As we look at the practice of oncology, we must be prepared for transitions in the workforce. Oncologists as a group are aging, and the current supply of younger oncologists is not keeping up with demand. In addition, as the complexity of the field continues to evolve, it is increasingly hard for anyone to keep up with the expanding knowledge base of new treatments that grow exponentially. We will need to see a greater reliance on advanced practice clinicians, nurse practitioners, and physician assistants as the number of patients continues to rise. When advanced practice clinicians are effectively incorporated into the multidisciplinary care model, they can increase patient satisfaction, accessibility, and productivity. In addition, the use of telemedicine with remote monitoring and facilities to work with home care teams staffed by Oncology Certified Nurse will be required to expand the reach to care for cancer patients.

Despite multiple successes and refinements in the past, what can be expected for the future? There will continue to be changes in all aspects of care for patients who have developed or are at increased risk of developing breast cancer. Diagnostic techniques will need to improve along with prevention studies. We will need to identify those patients who are developing or likely to develop the earliest breast cancers and be able to intervene in their course even before the cancers are clinically apparent. This will require increasing the depth of investigation into cancer genetics and carcinogenesis. Certainly, those patients at genetic risk to develop breast cancer should have availability of improved and increased screening to identify the presence of cancer as early as possible. Progress in cancer genetics will also help identify family members of cancer patients who may be at greatest risk for developing the disease. This will need to be done in the least invasive and readily available manner to make such screening available and cost effective. Trials looking for shed cancer cells in the blood are currently underway and could provide the potential to enhance early diagnosis. These should be followed closely.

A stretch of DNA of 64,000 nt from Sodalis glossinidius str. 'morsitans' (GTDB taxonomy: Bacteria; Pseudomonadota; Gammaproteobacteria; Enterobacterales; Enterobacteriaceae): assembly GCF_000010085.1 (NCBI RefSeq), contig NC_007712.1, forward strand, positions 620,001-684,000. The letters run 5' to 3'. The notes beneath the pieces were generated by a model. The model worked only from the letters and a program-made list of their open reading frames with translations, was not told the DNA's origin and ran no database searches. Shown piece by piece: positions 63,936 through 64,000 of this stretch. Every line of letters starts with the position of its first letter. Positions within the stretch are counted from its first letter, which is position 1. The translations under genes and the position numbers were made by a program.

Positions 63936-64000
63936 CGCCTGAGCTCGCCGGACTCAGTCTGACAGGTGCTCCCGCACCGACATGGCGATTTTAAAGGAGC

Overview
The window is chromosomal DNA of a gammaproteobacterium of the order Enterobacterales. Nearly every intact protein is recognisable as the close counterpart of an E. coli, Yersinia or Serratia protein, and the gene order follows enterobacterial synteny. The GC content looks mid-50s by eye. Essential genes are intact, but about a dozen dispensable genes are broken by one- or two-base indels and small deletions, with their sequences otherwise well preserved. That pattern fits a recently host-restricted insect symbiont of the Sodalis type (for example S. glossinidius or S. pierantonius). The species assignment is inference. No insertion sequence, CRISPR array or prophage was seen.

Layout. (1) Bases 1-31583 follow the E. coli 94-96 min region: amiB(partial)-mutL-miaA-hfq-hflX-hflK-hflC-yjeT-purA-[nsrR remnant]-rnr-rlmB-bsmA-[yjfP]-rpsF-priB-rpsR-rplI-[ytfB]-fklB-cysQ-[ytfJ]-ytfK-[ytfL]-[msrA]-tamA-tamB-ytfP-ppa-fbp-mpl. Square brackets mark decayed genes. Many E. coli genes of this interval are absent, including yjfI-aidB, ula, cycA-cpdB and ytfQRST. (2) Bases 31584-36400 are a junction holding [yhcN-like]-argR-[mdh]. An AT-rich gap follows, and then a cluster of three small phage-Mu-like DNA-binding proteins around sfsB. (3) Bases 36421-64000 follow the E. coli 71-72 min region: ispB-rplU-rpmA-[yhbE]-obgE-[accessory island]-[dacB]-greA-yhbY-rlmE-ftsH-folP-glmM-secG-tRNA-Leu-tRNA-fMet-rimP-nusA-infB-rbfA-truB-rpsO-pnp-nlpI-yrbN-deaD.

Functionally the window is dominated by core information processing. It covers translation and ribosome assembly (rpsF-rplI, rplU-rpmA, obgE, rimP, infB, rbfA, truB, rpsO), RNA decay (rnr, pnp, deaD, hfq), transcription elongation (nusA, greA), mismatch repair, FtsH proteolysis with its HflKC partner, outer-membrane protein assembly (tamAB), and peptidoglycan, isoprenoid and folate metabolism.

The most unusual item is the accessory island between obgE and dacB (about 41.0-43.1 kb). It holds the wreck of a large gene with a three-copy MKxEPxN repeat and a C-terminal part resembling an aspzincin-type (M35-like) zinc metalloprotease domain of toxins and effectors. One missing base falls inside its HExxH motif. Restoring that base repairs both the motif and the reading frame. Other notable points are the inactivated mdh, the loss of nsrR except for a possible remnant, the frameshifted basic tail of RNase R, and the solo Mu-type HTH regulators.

The cost of cancer care has continued to rise to an unacceptable share of our gross national product. In addition to this toll nationally, the financial hardships caused to patients and their families leave tragic stories of financial ruin. As the human genome has been unraveled, there are increasing data suggesting that new genetic aberrations increase the risk to develop breast cancer. Currently patients with known genetic markers such as BRCA1 and BRCA2 may be offered the option of surgery (bilateral mastectomy) to reduce their risk of developing breast cancer. They may be offered oophorectomy to reduce their risk of developing ovarian cancer as well, but unfortunately these operations are not an absolute guarantee of a cure and take a significant emotional toll. Mastectomies do not remove all microscopic breast tissue, and although this procedure can markedly reduce the risk of developing breast cancer, it is not a 100% guarantee. In addition, patients with these genetic aberrations are at increased risk of developing cancer at other sites, in both females and males, some of which cannot be prevented with an operation alone. We expect advances in genetics and the cancer genome to be our best hope for cancer prevention in the future. As understanding of the genome increases and the increased use of viral vectoring or CRISPR technology can focus on individual genes or base pair anomalies, we will enter a more exciting era of cancer prevention long before tumor cells manifest themselves. Unfortunately, we are in the very preliminary stages of this technology, but we believe it will have a much greater role in the future. In the field of cancer, we can all be assured that change will be the only constant.


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Apr 6, 2024 | Posted by in ONCOLOGY | Comments Off on Expectations for the Future